Episode seven of The Simpsons season 8, Lisa’s Date with Density, originally aired on December 15th 1996. I viewed this episode by myself on Friday afternoon February nineteenth at the Brooklyn College campus on my lap-top. The couch gag for this show has the Simpsons living room furniture on the ceiling. They run in, on the ceiling, and sit on the couch. A moment later they all fall to the floor. This episode begins with the hood ornament being stolen from school Superintendent Chalmers new Honda and Homer retrieving a discarded auto-dialer from a dumpster following a police raid. Principle Skinner quickly discovers that school bully Nelson Muntz was responsible for steeling the hood ornament and sentences him to do janitorial work as punishment.

When Marge discovers Homer’s plan to use the auto-dialer she is concerned that Homer will be arrested or will swindle all their friends and neighbors. She turns out to be right as Homer programs the device to call everyone in town and insists that “happy dude” can provide them with eternal happiness if they mail one dollar to the Simpsons’ address. Meanwhile at school Lisa, bored of band class, watches out the window as Nelson sprays Groundskeeper Willie with a garden hose. For disrupting class she is sent to detention where she continues to watch Nelson from the window. She soon discovers that she can’t stop thinking about him and realizes she’s developed a crush on the bully.

Lisa confesses to Nelson that she has a crush on him and invites him over to her house. Nelson reluctantly agrees. Despite his apparent boredom with Lisa he invites her to his house. She goes and discovers the ramshackle existence that Nelson lives. He behaves inconsiderately toward her and on the way home she feels foolish to think she could be with or change Nelson. Marge tells Lisa that she can change a man, citing Homer as an example. When she points out the Homer is the same as he ever was Marge insists that you can change a man. Lisa decides to try to change Nelson.

While on a date at the Springfield bluff overlooking the town she probes Nelson to find if there’s anything beneath the surface. Bored with her questions Nelson kisses her and they discover they like it. Nelson’s bully friends Dolph, Jimbo, and Kearney show up and make fun of him for hanging out with a girl. Lisa insists that Nelson has changed and wants nothing to do with them. Nelson takes them aside and tells them he hasn’t changed at all. They tell him to prove it by coming to play a prank with them. Nelson decides to stay with Lisa.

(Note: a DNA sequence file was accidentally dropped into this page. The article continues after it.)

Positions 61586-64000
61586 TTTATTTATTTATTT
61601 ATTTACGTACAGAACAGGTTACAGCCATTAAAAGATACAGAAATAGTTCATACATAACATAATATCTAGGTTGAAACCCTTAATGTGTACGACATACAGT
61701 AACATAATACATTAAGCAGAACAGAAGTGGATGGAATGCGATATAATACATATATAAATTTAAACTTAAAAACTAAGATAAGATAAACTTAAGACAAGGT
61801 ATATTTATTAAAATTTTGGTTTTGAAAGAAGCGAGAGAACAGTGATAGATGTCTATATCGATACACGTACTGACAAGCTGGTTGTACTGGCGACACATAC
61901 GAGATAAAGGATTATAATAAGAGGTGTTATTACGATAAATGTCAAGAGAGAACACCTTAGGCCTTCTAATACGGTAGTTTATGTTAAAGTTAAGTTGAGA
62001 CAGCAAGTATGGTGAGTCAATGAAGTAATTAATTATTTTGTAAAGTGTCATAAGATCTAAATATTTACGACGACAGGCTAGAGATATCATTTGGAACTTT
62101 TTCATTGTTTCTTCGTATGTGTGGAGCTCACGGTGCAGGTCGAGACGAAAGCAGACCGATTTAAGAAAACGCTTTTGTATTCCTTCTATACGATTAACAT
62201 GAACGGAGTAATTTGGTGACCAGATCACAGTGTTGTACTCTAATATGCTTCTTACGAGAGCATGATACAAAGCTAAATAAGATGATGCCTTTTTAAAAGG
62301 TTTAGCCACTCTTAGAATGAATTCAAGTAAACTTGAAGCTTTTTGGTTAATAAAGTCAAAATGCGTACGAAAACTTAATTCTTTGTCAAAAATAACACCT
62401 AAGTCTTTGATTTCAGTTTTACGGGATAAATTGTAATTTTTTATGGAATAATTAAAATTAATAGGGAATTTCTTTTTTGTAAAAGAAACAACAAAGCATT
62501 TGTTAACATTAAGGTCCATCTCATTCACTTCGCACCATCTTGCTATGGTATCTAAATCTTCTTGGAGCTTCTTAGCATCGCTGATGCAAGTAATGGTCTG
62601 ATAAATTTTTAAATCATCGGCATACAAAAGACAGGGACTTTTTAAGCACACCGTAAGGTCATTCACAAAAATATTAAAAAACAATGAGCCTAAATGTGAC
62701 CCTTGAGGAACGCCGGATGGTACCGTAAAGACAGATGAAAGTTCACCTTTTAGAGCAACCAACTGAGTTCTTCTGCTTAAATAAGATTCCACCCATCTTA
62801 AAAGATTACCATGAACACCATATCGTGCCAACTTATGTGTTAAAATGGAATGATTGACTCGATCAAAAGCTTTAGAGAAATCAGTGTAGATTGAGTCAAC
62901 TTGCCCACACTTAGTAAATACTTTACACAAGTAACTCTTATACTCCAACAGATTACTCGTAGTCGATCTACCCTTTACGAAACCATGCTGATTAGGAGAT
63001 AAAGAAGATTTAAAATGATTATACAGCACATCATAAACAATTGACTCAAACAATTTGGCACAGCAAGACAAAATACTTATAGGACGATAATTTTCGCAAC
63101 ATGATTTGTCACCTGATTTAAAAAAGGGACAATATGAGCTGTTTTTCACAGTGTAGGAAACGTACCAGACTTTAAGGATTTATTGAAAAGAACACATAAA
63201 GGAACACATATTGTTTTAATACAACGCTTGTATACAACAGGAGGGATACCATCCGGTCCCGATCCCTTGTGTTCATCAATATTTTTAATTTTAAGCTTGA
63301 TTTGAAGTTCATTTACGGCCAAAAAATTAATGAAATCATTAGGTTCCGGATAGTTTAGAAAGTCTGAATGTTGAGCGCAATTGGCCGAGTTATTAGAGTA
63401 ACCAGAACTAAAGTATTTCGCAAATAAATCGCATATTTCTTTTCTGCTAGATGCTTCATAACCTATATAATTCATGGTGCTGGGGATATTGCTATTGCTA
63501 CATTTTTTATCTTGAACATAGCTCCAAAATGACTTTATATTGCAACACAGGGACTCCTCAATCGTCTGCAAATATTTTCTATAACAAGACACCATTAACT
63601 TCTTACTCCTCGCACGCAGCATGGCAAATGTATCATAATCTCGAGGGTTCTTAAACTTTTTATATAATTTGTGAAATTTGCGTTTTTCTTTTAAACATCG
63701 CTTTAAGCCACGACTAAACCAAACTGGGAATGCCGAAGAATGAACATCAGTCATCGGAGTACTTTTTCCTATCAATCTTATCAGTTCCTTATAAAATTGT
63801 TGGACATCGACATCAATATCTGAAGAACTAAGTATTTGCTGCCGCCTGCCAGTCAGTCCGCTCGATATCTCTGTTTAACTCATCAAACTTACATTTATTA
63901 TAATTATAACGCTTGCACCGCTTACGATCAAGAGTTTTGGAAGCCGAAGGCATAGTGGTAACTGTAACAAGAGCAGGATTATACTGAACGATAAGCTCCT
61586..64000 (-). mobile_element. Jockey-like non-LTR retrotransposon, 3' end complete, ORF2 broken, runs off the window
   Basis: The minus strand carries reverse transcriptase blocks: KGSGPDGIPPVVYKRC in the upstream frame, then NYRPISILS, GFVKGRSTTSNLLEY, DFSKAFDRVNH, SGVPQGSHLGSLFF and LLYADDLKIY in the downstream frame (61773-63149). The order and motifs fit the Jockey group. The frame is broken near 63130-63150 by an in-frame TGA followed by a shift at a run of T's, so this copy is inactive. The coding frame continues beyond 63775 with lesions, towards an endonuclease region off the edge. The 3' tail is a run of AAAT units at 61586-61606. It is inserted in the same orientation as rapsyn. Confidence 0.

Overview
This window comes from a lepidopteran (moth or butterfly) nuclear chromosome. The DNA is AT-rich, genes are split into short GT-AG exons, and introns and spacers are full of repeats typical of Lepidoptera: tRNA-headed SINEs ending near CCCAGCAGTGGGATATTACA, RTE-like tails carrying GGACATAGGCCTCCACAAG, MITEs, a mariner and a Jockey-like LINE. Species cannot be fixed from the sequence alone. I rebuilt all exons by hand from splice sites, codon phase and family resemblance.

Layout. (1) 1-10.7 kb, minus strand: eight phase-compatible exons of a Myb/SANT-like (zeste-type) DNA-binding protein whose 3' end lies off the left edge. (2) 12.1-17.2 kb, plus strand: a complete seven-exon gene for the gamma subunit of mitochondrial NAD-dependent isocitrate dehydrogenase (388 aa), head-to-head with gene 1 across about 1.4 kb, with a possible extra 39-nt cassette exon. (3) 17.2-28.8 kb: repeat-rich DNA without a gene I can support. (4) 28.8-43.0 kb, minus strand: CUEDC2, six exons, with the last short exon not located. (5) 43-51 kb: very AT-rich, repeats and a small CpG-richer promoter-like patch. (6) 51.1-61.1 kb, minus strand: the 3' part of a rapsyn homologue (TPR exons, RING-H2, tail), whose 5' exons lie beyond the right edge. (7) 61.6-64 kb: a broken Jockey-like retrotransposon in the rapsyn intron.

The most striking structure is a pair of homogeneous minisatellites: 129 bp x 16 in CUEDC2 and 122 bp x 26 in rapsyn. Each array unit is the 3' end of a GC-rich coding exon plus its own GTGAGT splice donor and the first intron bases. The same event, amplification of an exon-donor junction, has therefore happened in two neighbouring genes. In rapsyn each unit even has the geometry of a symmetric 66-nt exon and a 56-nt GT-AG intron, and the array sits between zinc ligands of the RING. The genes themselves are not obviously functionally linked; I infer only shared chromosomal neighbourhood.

While the bullies are in the midst of egging Principle Skinner’s house Nelson arrives without Lisa and joins in. When the police arrive Nelson runs to the Simpson home and asks Lisa to hide him, insisting that he was set up. She agrees. The police arrive and break down the Simpsons’ front door. “I thought I’d find you here,” says Chief Wiggum. He fires his gun several times alarming the other officers. A cut reveals that Wiggum didn’t shoot Nelson but instead destroyed Homer’s auto-dialer. Homer comes downstairs and Wiggum says, “See you in court Simpson. And don’t forget to bring that auto-dialer with you or we have no case.” The inept police leave. Nelson accidently slips up and reveals to Lisa that he lied to her about being a part of the prank. She realizes that she was foolish to try to change him. Lisa decides that she can’t be with him and though they part ways it is rather amicable.

In this episode the focus of character development is on Lisa and secondary character Nelson. This is the main plot of the episode and while it isn’t very funny in and of itself (with the exception of Milhouse degrading himself in order to win Lisa’s affections), it is touching and deals with an important part of childhood: the crush. The decision to explore this subject by pairing two opposites in good girl Lisa and bully Nelson was a good one as their confusion as to why they’re together is shared by the audience. We are able to explore this confusion at the same time as the characters.

While the main plot isn’t terribly funny the subplot makes up for it. Homer’s auto-dialer scam is woven through the episode as a series of brief interludes that show Homer’s lack of consideration on a macro scale by annoying the whole town. When an argument about the auto-dialer’s incessant calls between neighbor Ned Flanders and his wife Maude keeps waking Homer up he yells for them to shut up. This hilariously illustrates that not only is Homer a jerk he’s completely unaware of it. Finally the main plotline and the subplot are wrapped up almost simultaneously with a wonderful misdirecting of the viewer to believe that the police are after Nelson, rather than there to foil Homer’s scheme. Between good character development and a hilarious subplot, this is a solid episode.